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26 Oct 2017, 9:53 am

It's interesting to say the least. We get massive amounts of snow in the winter and some heat in the summer. We don't get a ton of rain usually. There isn't too much for people to do here, except go to the giant shopping mall that wants to become the biggest in the country. In the summer, we get the state fair and the amusement parks can be fun, but a little overwhelming for someone like me. If you want to go to a concert, you usually have to travel a couple of hours, but they did build a new venue for music, but not a lot of shows come that I personally enjoy.

For the record, I live in New York State. Near Oswego :D


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26 Oct 2017, 1:43 pm

The town I live in is by the sea too and although I love the sea the beaches here aren't pristine or stunning, more often they are a tad boggy. I am looking into joining the local yacht club though to learn to sail. Which is exciting. I am lucky to at the moment have support workers helping me a few hours a week so I am going to try to make the most of it by trying new stuff like sailing that I would usually not do so well with on my own (because of really awkward social skills).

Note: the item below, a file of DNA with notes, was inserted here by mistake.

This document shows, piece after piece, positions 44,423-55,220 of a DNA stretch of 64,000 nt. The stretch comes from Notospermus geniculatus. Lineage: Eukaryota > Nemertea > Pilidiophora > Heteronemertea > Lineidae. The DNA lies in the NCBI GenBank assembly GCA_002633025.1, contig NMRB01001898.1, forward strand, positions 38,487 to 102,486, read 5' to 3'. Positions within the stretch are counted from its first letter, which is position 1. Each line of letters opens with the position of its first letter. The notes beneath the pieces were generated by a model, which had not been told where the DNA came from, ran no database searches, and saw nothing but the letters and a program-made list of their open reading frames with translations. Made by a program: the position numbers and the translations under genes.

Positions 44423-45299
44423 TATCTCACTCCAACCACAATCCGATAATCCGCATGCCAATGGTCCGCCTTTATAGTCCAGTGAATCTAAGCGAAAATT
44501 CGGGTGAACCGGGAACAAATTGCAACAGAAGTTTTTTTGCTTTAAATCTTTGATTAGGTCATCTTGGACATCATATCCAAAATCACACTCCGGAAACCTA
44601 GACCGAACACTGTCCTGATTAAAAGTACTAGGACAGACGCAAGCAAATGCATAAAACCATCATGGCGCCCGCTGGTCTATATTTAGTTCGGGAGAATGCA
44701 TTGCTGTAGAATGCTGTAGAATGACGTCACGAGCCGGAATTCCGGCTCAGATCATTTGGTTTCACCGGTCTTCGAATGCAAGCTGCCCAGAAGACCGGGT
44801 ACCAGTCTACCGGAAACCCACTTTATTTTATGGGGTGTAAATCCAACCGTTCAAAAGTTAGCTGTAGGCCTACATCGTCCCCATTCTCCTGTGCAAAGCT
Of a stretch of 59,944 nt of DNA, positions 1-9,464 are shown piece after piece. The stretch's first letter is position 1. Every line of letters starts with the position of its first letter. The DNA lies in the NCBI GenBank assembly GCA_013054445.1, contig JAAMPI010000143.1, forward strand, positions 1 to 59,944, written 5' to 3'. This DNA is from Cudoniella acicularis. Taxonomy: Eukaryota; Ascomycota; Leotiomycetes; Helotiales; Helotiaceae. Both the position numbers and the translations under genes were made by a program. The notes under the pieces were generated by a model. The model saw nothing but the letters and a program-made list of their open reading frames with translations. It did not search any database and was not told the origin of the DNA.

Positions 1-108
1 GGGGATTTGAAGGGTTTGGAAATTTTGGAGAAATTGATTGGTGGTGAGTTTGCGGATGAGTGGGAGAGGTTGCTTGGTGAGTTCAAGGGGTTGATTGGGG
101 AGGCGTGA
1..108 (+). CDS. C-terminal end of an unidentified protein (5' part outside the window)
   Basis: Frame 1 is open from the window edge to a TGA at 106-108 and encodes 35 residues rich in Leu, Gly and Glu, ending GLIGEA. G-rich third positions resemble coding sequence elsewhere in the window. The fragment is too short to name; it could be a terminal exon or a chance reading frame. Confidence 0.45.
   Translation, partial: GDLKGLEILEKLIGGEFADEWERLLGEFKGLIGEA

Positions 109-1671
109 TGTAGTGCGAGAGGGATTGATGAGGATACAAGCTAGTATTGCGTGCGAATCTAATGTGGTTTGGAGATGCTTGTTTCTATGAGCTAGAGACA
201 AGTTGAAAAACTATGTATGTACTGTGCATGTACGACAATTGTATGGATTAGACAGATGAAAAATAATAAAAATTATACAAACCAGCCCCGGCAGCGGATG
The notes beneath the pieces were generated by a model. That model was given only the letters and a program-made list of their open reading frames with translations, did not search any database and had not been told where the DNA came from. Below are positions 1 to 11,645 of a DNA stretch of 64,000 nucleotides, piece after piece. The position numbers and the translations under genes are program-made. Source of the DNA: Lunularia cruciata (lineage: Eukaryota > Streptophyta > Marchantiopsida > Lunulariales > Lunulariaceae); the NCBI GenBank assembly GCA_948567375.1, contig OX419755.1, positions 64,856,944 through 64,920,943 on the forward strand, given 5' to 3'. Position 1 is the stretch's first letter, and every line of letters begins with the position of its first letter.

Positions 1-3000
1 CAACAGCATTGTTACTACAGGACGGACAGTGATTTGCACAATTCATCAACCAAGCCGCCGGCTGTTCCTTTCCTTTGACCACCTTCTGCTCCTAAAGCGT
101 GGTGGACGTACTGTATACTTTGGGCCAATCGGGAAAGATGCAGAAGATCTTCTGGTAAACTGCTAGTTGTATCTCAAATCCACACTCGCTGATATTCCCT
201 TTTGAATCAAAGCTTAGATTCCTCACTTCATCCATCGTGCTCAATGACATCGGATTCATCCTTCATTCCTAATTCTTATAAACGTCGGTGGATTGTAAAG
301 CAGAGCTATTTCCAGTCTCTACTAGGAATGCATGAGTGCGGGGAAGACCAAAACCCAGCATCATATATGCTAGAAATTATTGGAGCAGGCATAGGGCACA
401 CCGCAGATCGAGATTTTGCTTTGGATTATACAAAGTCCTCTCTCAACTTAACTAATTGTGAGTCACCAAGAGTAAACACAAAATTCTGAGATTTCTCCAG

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26 Oct 2017, 1:48 pm

I live in the largest town in the UK. We are a 30 minute train ride from London so people dismiss it as a satellite town but we have a great history, some significant stuff has happened here over the centuries and I think it had some great areas to live.



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26 Oct 2017, 5:04 pm

Good old Copenhagen....it gets noisier and noisier, people are getting more pissed off in general - Large-city symptoms.
It´s sad. The historic "feel" in Cph. is diminishing and a lot of its charm has gone, so I choose to roam the more provincial parts in my daily life. They are still there. I live in one of them.